Most hotels (and even hostels) include a free breakfast. Although "breakfast" tends to be a big meat fest, I always have luck finding somethingto eat. (I write more about this in my travel ebook, Broke Backpacker).
Here's the meal I made every morning in Switzerland:
(That's kombucha in the little glass. It's really popular in Europe, apparently).
I'm kind of obsessed with tomatoes at breakfast now. I first got into eating tomatoes at breakfast a few years ago in Spain (see my Tostada con Tomate recipe in HHA), then again in Finland last year, and now here in Switzerland. Maybe I'm just a glutton for tomatoes.
Speaking of Finland, you can see how well I did at making a breakfast there, too (see my Finland vegan food post).
After about a week in Switzerland, Scott and I left to see some of our other favorite cities in Europe. For now, here's some shots from Brussels, Belgium!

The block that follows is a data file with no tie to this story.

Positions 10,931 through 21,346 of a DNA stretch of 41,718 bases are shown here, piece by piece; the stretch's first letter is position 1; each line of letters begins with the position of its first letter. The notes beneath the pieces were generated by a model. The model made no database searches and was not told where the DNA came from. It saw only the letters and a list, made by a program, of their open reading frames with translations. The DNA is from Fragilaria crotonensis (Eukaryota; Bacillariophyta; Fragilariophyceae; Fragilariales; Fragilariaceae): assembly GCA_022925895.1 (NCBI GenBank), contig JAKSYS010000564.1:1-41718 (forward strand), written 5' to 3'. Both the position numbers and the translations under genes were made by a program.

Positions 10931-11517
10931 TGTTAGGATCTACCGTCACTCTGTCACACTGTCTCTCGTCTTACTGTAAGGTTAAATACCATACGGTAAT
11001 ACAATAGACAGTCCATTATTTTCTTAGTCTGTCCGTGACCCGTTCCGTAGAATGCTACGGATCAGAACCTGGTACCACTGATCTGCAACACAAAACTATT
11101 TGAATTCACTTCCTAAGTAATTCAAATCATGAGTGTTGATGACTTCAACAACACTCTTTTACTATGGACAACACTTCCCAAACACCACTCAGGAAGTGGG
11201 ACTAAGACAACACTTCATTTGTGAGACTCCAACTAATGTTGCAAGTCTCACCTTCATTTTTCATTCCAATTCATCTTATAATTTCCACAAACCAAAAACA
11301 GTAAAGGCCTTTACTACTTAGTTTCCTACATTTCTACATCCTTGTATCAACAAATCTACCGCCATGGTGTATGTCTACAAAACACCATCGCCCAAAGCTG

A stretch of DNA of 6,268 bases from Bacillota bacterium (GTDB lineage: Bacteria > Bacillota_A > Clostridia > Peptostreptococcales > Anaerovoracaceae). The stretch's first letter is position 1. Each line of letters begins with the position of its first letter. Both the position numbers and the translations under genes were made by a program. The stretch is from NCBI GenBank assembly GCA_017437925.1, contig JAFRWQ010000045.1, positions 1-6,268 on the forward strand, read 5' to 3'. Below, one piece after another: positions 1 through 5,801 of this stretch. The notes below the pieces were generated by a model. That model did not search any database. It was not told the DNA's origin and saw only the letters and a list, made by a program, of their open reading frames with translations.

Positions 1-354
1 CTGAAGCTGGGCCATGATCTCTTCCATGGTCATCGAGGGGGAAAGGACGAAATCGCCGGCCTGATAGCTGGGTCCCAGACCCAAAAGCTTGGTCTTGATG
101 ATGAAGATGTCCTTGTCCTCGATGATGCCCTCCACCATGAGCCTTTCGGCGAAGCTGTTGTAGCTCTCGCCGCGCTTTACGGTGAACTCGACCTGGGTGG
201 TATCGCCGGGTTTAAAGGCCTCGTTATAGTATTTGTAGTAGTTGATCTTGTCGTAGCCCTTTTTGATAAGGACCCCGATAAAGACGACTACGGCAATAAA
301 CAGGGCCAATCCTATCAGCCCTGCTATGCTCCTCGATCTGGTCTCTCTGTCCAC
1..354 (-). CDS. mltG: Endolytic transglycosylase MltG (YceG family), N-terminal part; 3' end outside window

I looked for chocolate and well... Scott's priorities ;)
Oh! almost forgot! We dipped into a bar (in Brussels) that had one of Scott's favorite beers on tap. (He wanted to drink it "fresh" in it's home country, I guess, to compare back to the bottled version back home). A little nervous to have a fairly high alcohol beer on an empty stomach, I ordered a salad, once again expecting the sad little iceberg lettuce pile I typically get in most American bars.... AND I GOT THIS:
Biggest most amazing salad ever!! No dressing necessary.
Inside joke:(for those who know me really well, or at least, have figured out my obsession. Yes, I ate this at breakfast!)
Christmas morning in Antwerp
Finally, as promised! Before I left L.A. I posted this picture online and several of you asked me to list each item line by line. (I've blogged about what to take when traveling before along with other tips for traveling and eating at least a dozen times before -- so check out my previous posts out for more info! Click the "travel" label to the right of this post). Here's the list (with links!) of what I packed for this trip. I must reiterate that there are so many other options, I just didn't take that much on thistrip. Please see the other links for full lists.